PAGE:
Hollywood's version of the snake was pure fantasy--a 100 foot long giant with an appetite for B-movie actors. Although real anacondas are not nearly as large and rarely eat people, they are impressive creatures nonetheless.
Anacondas are a type of constrictor--snakes that squeeze their prey to death with powerful muscles. Although widely regarded as the largest existing snakes, they are not the longest. That distinction goes to the Asiatic reticulated python, the longest-known specimen measured at thirty-three feet. The largest known anaconda was "only" twenty-eight feet long, but measured forty-four inches around.
How did anacondas get so big? Their habitat has a lot to do with it. Living mainly in South American rivers that feed the Amazon, Anacondas spend most of their time in the water.
Unlike snakes that live in trees or on the ground, the anaconda doesn't have to worry about climbing or chasing prey over rough terrain. Since their body weight is supported by the water, even the largest, heaviest anacondas are still effective predators.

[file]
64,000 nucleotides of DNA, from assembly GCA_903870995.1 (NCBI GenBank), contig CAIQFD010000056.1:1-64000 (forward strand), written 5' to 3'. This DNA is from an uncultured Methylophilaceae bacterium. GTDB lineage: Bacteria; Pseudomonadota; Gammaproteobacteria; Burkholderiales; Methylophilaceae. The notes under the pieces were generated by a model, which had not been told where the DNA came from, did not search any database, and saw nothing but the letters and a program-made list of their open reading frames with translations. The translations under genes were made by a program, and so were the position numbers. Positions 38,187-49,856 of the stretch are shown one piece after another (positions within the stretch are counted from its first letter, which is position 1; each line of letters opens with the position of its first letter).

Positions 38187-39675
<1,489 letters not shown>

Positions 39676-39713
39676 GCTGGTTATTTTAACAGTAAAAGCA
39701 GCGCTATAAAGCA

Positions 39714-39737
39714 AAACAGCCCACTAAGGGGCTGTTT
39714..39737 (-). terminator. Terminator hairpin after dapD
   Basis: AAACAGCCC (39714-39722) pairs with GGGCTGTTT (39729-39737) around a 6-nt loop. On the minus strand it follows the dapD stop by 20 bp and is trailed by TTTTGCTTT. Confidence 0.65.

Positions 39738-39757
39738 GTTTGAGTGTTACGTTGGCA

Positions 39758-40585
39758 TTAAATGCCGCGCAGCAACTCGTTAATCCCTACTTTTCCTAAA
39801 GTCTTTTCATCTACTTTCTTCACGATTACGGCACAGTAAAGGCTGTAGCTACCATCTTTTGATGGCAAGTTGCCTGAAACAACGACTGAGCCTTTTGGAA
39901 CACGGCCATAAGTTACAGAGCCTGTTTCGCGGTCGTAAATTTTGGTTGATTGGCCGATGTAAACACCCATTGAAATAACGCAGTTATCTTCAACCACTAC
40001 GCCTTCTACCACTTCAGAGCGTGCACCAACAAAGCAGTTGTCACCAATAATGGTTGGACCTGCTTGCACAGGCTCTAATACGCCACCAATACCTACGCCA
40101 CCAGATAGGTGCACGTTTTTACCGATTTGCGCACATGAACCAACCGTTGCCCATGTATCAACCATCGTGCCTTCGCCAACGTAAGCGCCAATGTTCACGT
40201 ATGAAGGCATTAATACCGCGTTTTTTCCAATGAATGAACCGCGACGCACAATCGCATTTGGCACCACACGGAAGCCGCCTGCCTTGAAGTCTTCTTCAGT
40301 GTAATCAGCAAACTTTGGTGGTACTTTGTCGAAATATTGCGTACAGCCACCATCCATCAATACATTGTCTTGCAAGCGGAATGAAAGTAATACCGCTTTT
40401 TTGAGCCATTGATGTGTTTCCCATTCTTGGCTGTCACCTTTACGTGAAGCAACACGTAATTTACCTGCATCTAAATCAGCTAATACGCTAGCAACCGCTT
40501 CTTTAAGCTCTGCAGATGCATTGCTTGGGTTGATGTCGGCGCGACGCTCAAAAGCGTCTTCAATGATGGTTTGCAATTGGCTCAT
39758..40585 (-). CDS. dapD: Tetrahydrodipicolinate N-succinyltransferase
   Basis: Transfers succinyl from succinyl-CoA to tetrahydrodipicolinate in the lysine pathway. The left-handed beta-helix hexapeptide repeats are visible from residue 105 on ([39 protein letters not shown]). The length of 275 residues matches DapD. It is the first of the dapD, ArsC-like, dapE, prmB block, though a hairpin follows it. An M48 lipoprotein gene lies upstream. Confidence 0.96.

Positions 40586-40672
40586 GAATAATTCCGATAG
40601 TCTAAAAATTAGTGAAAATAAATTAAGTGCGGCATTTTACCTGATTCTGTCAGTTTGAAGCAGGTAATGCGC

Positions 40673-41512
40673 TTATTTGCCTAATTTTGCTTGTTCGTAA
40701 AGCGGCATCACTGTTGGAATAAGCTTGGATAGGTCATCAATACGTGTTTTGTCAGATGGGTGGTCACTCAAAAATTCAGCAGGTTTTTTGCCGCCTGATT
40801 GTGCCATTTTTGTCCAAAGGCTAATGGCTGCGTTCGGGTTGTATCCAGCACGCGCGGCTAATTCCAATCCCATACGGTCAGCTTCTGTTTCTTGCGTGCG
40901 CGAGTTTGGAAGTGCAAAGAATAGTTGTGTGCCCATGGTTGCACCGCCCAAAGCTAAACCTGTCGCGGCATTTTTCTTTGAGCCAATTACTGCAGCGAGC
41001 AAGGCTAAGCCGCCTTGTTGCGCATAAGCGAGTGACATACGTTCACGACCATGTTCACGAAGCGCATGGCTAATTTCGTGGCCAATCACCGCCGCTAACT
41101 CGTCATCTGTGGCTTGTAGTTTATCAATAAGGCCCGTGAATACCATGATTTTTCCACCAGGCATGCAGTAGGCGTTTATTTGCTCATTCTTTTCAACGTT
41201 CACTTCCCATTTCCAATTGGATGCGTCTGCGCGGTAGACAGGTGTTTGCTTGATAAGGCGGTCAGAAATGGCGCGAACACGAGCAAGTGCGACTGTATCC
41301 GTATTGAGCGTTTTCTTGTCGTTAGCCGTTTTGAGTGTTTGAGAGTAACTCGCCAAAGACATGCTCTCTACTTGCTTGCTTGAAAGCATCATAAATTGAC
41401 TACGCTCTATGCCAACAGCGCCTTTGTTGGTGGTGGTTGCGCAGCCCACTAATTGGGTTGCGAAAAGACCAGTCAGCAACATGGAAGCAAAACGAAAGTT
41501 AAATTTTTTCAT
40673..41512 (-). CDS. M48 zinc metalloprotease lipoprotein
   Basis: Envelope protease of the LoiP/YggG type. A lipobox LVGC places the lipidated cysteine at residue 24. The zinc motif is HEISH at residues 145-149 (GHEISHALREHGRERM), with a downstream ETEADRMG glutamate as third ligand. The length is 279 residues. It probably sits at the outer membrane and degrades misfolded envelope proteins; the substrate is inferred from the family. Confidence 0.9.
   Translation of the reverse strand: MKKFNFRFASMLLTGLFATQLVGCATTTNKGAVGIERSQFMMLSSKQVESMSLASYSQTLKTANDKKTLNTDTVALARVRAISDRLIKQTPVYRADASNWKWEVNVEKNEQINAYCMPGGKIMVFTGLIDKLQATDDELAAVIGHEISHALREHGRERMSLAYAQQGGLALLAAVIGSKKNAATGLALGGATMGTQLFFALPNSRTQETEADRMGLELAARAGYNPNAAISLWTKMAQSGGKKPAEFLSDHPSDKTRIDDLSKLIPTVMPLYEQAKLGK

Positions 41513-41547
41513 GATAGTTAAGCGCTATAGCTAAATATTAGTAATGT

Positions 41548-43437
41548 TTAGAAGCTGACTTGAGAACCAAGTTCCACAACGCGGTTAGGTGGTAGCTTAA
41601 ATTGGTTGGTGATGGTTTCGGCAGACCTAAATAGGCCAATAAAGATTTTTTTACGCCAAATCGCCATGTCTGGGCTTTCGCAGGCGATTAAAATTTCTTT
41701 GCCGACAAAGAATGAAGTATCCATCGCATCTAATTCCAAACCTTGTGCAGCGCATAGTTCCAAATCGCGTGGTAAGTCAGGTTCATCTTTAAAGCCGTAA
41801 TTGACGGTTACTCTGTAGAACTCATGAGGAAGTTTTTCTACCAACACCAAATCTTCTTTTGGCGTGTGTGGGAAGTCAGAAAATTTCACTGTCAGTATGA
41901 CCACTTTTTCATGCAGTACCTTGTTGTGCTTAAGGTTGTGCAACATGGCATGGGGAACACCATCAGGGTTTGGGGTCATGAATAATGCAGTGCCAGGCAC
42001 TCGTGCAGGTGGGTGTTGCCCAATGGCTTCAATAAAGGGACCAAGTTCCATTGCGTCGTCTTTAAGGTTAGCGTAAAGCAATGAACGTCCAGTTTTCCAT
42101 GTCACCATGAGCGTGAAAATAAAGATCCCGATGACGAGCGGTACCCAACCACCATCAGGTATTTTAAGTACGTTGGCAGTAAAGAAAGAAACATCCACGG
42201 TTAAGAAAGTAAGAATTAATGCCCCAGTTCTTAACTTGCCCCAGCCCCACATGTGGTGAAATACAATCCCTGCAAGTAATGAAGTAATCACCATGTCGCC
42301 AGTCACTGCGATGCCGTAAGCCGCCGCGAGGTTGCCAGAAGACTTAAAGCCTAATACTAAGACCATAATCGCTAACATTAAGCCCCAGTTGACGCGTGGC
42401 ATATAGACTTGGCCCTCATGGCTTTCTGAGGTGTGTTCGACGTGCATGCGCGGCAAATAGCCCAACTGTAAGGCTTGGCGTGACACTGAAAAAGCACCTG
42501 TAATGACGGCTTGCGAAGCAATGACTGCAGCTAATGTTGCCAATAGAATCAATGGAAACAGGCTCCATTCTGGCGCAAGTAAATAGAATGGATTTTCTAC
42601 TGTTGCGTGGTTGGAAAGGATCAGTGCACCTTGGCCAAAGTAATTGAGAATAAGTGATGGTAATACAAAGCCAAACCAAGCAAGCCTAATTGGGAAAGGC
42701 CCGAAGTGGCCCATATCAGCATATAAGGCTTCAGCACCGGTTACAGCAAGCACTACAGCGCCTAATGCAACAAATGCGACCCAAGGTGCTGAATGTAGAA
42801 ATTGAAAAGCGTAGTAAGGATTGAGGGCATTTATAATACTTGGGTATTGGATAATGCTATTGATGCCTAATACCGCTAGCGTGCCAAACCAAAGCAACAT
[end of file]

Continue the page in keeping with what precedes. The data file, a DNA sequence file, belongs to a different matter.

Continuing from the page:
Anacondas eat virtually anything unfortunate enough to get caught in their grip, including other snakes, fish, deer, and even small jaguars. Prey is first squeezed to death and than swallowed whole. The anaconda's ability to unhinge its jaw allows it to swallow even bulky morsels.
Some people even keep the snakes as pets, but we wouldn't recommend it. Anacondas are fierce predators with small brains not above strangling and swallowing dogs, cats, and even small children.